Saturday, 22 November 2014

Researcher Put Their Focus on the Masque Attack on OS X/iOS

 Masque Attack on OS X/iOS
According to the reports released to public by the researchers working at FireEye on 17 November, Mac OS X and iOS operating systems have threat from Masque Attack, which has already come into existence. This report was published within a gap of a week post the discovery of WireLurker by the Palo Alto Networks.

What is Masque Attack? 

Masque attack can easily utilize a drawback in the operating system of Apple, which allows the user to replace one app by another app, as long as both these apps are using the same bundle identifier. One of the threatening issues is that through this attack, all the preinstalled apps on the operating systems (example Mobile Safari) can be easily replaced.

The duplicate apps will be able to track the local data of the original apps, which includes the login details like user id and password. Through this attack, an attacker can easily login into anyone’s account and make transactions from their bank accounts.

These attacks become more easy, has the iOS usually does not put in force certificate matching for apps that come with the same bundle identifier. FireEye researchers were able to verify and identify the vulnerability on both regular iOS and jailbroken. The regular iOS includes iOS 7.1.1, iOS 7.1.2, iOS 8.0, iOS 8.1, and iOS 8.1.1 beta. Attackers can influence the vulnerability through USB ports and even wireless networks.

According to the blog post of FireEye researchers Tao Wei, Hui Xue and Yulong Zhang, Apple is unable to prevent such attacks due to the existing standard interfaces and protections. They are requesting the Company to develop interfaces that are more powerful and give it to professional security vendors.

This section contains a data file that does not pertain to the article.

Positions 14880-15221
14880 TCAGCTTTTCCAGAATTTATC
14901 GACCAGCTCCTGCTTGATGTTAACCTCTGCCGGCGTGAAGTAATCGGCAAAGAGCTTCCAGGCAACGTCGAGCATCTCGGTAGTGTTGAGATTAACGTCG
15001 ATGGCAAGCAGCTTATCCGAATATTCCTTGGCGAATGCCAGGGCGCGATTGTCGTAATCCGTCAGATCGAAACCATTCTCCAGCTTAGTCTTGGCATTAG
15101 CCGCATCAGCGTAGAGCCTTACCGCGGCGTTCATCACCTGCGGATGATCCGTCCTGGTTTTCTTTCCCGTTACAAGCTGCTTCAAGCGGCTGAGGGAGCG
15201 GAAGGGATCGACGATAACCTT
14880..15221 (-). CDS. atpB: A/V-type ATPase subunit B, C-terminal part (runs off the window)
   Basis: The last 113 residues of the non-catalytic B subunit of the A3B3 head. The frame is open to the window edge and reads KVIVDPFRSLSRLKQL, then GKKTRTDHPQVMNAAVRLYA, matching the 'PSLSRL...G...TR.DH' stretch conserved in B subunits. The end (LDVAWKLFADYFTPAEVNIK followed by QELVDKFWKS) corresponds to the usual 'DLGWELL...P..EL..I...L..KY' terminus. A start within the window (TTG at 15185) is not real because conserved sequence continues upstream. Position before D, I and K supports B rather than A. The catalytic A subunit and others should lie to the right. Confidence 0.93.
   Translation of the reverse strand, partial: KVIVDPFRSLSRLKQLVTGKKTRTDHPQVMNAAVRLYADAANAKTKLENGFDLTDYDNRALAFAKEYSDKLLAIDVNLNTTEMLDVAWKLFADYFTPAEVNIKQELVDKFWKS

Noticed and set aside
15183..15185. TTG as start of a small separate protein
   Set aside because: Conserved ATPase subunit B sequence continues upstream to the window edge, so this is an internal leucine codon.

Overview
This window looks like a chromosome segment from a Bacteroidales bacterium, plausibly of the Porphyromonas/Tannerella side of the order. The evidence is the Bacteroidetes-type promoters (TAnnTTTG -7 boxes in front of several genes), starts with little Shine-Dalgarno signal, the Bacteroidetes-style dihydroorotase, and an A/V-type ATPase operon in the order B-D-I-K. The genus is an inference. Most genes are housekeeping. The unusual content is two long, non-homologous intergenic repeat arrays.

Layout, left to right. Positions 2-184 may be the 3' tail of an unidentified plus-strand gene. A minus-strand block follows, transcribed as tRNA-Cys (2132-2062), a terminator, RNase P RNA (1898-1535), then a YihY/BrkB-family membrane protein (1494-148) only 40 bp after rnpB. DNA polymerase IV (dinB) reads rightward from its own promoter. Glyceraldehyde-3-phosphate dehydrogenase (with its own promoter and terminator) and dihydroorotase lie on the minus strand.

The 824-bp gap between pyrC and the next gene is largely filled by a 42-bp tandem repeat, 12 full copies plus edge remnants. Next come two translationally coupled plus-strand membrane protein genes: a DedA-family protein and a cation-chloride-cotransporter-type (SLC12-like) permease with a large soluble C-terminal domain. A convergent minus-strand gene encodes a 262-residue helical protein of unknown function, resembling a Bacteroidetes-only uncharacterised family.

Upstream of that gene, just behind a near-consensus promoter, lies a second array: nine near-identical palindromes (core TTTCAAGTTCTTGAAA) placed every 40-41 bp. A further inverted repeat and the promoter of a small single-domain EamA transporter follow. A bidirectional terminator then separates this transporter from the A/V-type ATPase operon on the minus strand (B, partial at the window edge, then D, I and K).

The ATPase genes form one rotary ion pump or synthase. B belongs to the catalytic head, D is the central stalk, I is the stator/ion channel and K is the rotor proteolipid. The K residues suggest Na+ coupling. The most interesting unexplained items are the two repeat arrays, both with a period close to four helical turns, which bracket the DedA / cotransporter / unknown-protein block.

This way these vendors will be able to protect their enterprise users from all these advanced attacks. This attack will prompt the users to download malicious apps with new names like for example, the new angry bird.

The users of these operating systems are more susceptible to these attacks when they download any app from third party source or by ignoring the un-trusted app message popping on their phones. Users, who have set the Gatekeeping feature on “Anywhere”, actually nullify their protection.

As per FireEye's researchers, WireLurker utilizes very limited form of the attack when hitting the iOS through USB ports.

According to director of software engineering at Arxan, Joe Abbey, WireLurker will be able to deliver the workload only if the user has installed any un-trusted app on MAC, on the other hand for the Masque attack to occur, the user must have downloaded enterprise-provisioning profile.

Companies who have the BYOD policies are more susceptible to Masque attack. According to Abbey, it is recommended that the owners of BYOD policies disable the provisioning profiles, till Apple comes out with a solution.

Masque attacks and WireLurker are additional examples of highly sophisticated and automated attacks, which are growly rapidly. These attacks highlights that we are in serious need of automotive proactive protection and prevention methods.

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